At this past WEFTEC in September, I noticed more manufacturers promoting the latest in in membrane biological treatment technology. After walking through all the exhibits and working with two recent vintage membrane systems, I noticed that in working with a membrane system a new mindset for the biological side of the equation is required. Let me explain below:
Traditional Suspended Growth Systems
Since my company, Aster Bio, manufactures biological products including bioaugmentation cultures; I read many claims, studies, and comments on bioaugmentation (adding exogenous microbes to an environment). Often people selling bioaugmentation products give huge claims on product effectiveness (some of which are not possible). To counter this, critics often dismiss any potential application of bioaugmentation technology as "snake oil", "magic dust", or other dismissive name. Which group is correct? - Well as with many technologies, the truth is somewhere between the two extremes.
Below are listed the time-tested applications of bioaugmentation followed by the limits of bioaugmentation (even biological treatment as a whole):
Bioaugmentation - Proven Applications
Bioaugmentation - Limitations
Let's start by saying metals are problematic pollutants. As such, microbial and environmental chemistry can transform metals into both more toxic or less toxic forms - but the underlying element remains. Some such as hexavalent chromium (CrVI) can be converted by aerobic microbes into less toxic Cr III improves the environment. But there are other microbial transformations that can pose a problem. A recent article in the NY Times on the Muskrat Falls Dam in Canada shows how a green source of hydroelectricity can impact downstream fisheries. The article
In the case of Muskrat Falls, construction of the dam builds a deep reservoir of water. At the reservoir bottom is organic debris and sediment that undergo slow anaerobic degradation. The reservoir also receives elemental and mercury II from natural sources such as the atmosphere (volcanoes, ocean volatilization) and underlying rocks. Additional mercury comes from human activities such as metal processing, mining, and mainly burning of coal. Most mercury inflow from the environment is in the "less" toxic but still toxic elemental form. When the dissolved mercury enters the anaerobic zone, microbes growing on the organic sediment convert elemental mercury into the more toxic methyl form that is more adsorbed by plants, fish, and all animals eating the fish. Adsorbed methyl mercury bioaccumulates and can cause mercury poisoning in populations depending upon contaminated animals as a food source.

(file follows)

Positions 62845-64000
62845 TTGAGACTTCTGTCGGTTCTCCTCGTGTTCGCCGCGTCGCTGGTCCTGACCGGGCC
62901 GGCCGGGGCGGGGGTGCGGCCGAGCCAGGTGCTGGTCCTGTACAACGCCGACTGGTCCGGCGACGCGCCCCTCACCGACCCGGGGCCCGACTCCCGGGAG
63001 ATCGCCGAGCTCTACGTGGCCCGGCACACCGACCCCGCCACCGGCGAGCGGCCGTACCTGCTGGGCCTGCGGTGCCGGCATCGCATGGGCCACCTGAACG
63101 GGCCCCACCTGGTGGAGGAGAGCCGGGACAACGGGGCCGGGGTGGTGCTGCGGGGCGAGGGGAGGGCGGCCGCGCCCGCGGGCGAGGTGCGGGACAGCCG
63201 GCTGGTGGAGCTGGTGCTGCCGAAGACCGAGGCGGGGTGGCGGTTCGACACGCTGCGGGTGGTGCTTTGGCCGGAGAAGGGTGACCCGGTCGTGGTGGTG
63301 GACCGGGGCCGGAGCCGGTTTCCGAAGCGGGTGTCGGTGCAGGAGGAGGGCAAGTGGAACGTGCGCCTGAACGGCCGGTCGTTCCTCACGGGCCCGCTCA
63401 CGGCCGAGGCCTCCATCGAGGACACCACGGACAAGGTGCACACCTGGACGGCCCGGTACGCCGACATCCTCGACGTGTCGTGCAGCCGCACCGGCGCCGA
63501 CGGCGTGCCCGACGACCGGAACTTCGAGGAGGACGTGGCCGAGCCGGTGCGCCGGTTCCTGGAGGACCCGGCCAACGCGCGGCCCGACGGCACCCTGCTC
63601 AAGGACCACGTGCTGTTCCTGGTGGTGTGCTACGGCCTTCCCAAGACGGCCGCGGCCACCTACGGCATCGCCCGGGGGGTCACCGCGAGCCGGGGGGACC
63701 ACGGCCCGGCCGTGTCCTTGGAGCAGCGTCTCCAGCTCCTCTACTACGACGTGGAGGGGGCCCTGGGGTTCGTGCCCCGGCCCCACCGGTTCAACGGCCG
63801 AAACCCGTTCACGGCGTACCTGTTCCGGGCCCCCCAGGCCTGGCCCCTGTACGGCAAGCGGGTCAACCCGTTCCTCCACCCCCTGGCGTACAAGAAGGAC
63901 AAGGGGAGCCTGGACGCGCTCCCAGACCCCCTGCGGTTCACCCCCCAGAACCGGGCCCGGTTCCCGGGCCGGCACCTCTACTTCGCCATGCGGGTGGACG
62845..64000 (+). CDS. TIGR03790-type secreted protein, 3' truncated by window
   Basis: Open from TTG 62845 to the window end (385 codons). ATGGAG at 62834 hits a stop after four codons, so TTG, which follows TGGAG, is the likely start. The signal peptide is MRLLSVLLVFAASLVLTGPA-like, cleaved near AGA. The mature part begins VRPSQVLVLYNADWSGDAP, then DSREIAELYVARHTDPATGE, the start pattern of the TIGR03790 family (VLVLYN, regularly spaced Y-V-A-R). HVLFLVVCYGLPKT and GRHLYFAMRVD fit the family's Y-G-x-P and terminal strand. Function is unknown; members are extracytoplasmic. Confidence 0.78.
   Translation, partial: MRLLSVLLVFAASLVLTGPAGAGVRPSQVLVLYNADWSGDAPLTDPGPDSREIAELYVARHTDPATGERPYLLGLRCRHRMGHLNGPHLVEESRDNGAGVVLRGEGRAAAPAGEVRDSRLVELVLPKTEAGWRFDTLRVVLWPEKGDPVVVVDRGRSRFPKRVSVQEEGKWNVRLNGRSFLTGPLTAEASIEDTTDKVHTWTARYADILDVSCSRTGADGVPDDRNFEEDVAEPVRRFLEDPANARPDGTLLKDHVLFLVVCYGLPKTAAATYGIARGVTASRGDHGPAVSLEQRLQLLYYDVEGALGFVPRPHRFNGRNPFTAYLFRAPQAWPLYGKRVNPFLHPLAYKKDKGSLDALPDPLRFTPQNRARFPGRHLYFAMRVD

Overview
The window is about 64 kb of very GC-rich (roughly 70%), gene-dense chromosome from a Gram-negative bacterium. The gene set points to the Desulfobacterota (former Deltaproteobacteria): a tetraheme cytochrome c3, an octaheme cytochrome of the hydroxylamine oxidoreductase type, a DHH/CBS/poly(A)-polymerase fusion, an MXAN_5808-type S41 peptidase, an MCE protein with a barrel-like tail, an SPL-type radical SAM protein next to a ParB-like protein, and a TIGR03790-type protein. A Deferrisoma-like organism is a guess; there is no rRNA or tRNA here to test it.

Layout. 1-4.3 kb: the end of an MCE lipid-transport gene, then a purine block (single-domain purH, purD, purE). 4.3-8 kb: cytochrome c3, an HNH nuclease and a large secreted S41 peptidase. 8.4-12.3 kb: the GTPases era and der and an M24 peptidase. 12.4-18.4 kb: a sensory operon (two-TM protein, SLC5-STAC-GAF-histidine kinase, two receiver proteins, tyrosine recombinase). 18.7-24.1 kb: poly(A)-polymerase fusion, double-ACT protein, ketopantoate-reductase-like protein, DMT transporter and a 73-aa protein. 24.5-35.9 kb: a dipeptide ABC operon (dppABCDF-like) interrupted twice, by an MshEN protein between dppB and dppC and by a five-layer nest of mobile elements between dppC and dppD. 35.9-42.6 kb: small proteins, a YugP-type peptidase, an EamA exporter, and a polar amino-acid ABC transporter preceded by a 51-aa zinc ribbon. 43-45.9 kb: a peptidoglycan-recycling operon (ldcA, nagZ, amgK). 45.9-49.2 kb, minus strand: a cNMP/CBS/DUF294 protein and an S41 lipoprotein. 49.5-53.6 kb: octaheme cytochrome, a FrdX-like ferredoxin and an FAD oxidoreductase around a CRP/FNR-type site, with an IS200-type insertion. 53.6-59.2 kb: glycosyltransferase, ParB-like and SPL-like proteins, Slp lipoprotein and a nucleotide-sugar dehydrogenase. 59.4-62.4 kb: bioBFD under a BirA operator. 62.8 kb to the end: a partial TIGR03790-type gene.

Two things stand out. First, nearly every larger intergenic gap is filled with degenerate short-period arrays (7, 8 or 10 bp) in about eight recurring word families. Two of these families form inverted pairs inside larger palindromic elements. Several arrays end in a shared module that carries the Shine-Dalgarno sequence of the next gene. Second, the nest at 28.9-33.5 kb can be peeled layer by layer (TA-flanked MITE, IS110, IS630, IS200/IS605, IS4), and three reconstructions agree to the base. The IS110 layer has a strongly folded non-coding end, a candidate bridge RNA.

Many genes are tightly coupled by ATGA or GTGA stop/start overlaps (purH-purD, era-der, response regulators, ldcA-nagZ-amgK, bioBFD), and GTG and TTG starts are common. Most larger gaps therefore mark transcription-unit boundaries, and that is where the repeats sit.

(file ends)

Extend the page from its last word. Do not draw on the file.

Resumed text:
It should also be noted that methyl mercury can be converted by UV radiation and aerobic microbial processes back into elemental form - which is part of the natural mercury cycle. It is the increased amount in mercury entering the cycle in an ecosystem that creates an abundance of methyl mercury.
Below is a great graphic of the mercury cycle from the USGS.
Oxygen Uptake Rates - both SOUR and DOUR - are easy tests requiring only a BOD bottle, O2 probe, and stir plate/stir bar. Completed with 5 - 10 minutes, the OUR test requires no reagents or special advanced techniques, yet provides critical information on microbial activity and growth rates.
The SOUR is simply the DOUR divided by the MLSS or MLVSS in grams - just make sure you use the same divisor each time as the oxygen uptake rate tests rely on trends rather than a single data point. As the biomass reaches a more "mature" stage - stationary or decline phase growth (all depends on system type), the SOUR decreases. Lower oxygen uptake rate values show the cells do not have excess soluble organics and are not rapidly dividing. However, if you see a high COD and still have a low OUR - it could indicate toxicity or lag phase growth. Neither condition makes for good effluent quality.
For OUR to be a powerful tool, it must be frequently run. Depending upon fluctuations in influent quality or makeup - OUR should be run anywhere from every shift to weekly. The more often it is run, the better the information provided by the test.
By running OURs, a facility can replace the use of expensive equipment such as respirometers or high cost reagent tests for daily monitoring. So remember that while the OUR test is simple and not the latest in technology, it is very useful in monitoring biomass activity.
Erik Rumbaugh has been involved in biological waste treatment for over 20 years. He has worked with industrial and municipal wastewater facilities to ensure optimal performance of their treatment systems. He is a founder of Aster Bio (www.asterbio.com) specializing in biological waste treatment.
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